MOSTA CHURCH DOME
This is the most remarkable church in MALTA due to its Dome. It is reputed to be the fourth largest unsupported dome in the world.This church is dedicated to the Assumption of the Virgin Mary and was designed bt George Grognet De Vasse.His plan was closely based on that of the Pantheon in Rome.The foundation stone was laid on May 30 1833 and the church took 27years to complete....it is a fact that during the second world war during an air raid the Luftwaffe dropped a huge bomb on this church penetrating the dome and landing in the middle of the church while a mass was in session with lots of people inside......nothing short of a miracle as the bomb didint go off......a replica of this bomb can still be seen inside the church.
When we Maltese do a Fiesta...we do a real one with no expence spared...i mean thousands of Euros are spent on fireworks in one village fiesta alone which is given generously and voluntarily by its parishers.
Its mostly a religious feast with events held inside the churches themselves but then most of the feast takes place on the outside as well through the main streets of the village or town itself.Band marches all day...confetti...youths and parishers celebrate and sing all the way in front of the band and make merry and chanting their patron saint anthem followed by fireworks display all day.
The Maltese are in the majority roman catholics and on Good Friday they have a fully fledged procession complete with all statues representing every stage that Jesus went through on his way to the cross.
This procession is very well organised in various towns all over the Island of Malta and Gozo.
This procession on Good Friday is a "must see" for those visitors who are in Malta in the month of March. I have never seen any thing like it in its scale any where else in the world....there is every detail complete with real roman soldiers,captains,shepards,lambs,Barabas,Pilatus and a big number of men dressed all in white robes with head covered carrying large chains attached to their feet which they have to drag through the streets of their village as a sign of repentance.
Its an experience to watch and i feel also honoured to take part in carrying one of the stage statues of the flogging..............maybe its my ticket to heaven!!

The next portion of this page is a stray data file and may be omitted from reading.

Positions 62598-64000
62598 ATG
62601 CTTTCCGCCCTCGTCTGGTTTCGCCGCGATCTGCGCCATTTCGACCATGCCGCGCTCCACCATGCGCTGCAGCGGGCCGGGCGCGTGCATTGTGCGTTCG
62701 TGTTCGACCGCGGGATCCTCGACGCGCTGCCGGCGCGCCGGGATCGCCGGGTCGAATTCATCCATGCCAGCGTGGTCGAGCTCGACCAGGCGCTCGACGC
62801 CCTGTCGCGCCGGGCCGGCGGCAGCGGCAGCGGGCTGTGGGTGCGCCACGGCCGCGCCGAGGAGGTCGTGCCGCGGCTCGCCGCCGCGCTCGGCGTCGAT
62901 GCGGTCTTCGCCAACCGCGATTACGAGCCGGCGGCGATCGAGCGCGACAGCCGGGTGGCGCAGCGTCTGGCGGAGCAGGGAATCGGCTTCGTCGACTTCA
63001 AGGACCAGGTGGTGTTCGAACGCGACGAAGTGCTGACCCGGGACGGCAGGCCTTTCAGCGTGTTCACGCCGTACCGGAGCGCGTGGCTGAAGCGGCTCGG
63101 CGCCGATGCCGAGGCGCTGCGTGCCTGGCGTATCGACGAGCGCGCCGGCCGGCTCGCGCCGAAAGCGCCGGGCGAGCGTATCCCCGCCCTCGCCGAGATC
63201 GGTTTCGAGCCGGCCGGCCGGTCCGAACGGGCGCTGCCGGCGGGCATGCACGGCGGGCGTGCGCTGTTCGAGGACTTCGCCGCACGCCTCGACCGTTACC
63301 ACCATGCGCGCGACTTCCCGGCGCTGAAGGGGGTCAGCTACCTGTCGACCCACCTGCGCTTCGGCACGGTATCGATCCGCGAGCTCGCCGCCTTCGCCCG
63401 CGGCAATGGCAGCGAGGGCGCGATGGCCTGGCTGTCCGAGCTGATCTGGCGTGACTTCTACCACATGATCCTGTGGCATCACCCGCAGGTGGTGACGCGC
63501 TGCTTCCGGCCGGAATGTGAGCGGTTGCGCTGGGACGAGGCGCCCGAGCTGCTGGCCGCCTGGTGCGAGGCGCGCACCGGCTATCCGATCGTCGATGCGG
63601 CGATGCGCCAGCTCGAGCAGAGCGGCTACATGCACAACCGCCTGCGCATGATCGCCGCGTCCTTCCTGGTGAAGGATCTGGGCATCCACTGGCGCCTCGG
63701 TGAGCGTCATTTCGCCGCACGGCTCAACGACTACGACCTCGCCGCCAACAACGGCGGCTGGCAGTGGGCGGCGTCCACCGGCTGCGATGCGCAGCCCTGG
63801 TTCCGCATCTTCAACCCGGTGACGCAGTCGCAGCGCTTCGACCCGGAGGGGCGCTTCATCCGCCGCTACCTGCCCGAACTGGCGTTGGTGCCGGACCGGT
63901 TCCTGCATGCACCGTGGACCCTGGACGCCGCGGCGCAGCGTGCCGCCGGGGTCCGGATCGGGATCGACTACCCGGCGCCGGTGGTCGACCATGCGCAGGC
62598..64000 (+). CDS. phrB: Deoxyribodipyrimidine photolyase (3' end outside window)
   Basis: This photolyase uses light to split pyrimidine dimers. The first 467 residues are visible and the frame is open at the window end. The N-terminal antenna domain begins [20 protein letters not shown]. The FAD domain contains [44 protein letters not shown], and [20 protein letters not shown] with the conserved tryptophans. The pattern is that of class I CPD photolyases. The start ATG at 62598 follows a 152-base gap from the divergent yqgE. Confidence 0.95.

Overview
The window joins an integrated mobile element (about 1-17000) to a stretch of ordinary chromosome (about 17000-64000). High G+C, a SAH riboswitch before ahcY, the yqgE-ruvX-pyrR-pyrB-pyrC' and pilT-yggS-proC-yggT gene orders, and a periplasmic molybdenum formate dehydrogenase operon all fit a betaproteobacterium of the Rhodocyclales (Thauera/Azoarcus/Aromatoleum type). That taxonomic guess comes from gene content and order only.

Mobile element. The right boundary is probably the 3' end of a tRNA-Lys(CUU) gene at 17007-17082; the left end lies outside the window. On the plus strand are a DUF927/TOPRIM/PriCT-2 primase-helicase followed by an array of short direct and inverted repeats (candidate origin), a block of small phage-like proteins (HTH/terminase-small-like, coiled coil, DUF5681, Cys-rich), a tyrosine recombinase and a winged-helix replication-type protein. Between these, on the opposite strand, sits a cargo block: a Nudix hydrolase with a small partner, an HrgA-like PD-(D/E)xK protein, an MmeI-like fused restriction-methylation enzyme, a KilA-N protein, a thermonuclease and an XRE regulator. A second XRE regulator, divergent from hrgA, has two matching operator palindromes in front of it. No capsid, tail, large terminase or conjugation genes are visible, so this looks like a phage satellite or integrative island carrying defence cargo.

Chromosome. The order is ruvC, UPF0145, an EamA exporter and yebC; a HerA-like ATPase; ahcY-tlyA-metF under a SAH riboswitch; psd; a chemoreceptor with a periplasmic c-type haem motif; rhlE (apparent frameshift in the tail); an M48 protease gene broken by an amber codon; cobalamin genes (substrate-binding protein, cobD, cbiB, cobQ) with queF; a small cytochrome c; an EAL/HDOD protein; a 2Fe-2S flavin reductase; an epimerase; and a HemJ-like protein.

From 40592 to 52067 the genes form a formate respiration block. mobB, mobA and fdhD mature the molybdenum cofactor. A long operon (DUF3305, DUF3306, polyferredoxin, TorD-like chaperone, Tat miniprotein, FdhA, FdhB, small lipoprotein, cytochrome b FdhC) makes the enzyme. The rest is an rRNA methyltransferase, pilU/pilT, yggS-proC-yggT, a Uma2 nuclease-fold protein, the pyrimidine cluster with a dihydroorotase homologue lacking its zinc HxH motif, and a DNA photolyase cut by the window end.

Easter Sunday is celebrated all over most Towns and villages of Malta parading the Statue of Jesus Christ through the streets accompanied by the local brass band. Its a festive and joyous celebration with small chidren getting their "Figolla" which is a traditional pastry with colourfull icing depicting a form either of an Easter Bunny or any other shape especially made mostly by their own mothers or Nanna's.....when i was young i always nibbled half of it some days before Easter Sunday came.....so you can imagine which shape my easter rabbit "Figola" looked like in Easter!!
Tradition is still rife in Malta & on the sister Island of Gozo. Farmers still till their land with Mules or take their produce with horse drawn carts.Once in Malta especially in Valletta or Mdina take a ride on the horse drawn carraige"KARROZIN"
Malta has left-hand drive, Arriva buses, red post and telephone boxes, Marks and Spencers and British Home Stores, and shops filled with Bachelors Super Noodles, Walkers Crisps and Cadbury's Dairy Milk. Everyone speaks perfect English. Sometimes it feels more British than Britain, except for the weather.
The sea that surround our Island of Malta is one of the routes that the LAMPUKA fish takes seasonally and now is also being fished by our neighbours the sicilians.
Fish farms are also sprouting on the coasts around Malta.
These colourful Maltese boats are referred to as dghajjas were largely used to ferry passengers, especially sailors, from their ships to land, and vice versa. More recently, they are used for fishing. Like the Maltese cross, they are a symbol of Malta.
The boats, painted in the traditional colors or blue, yellow and red have the eye of Osiris painted or carved on the bow. This symbol is said to have been brought to Malta by the Phoenicians. This seems to suggest that craft of this type must have been common in the harbour since the time of the Phoenicians and Carthaginians.
This might not be of help for some people, but it might help some!
I think the Maltese government has signed agreements with the Austrian and Italian governments to allow people from outside the EU, USA, Canada, Aus, NZ etc to apply for visas at their embassies where Malta has no embassy or High Commission.
This document explains where to go: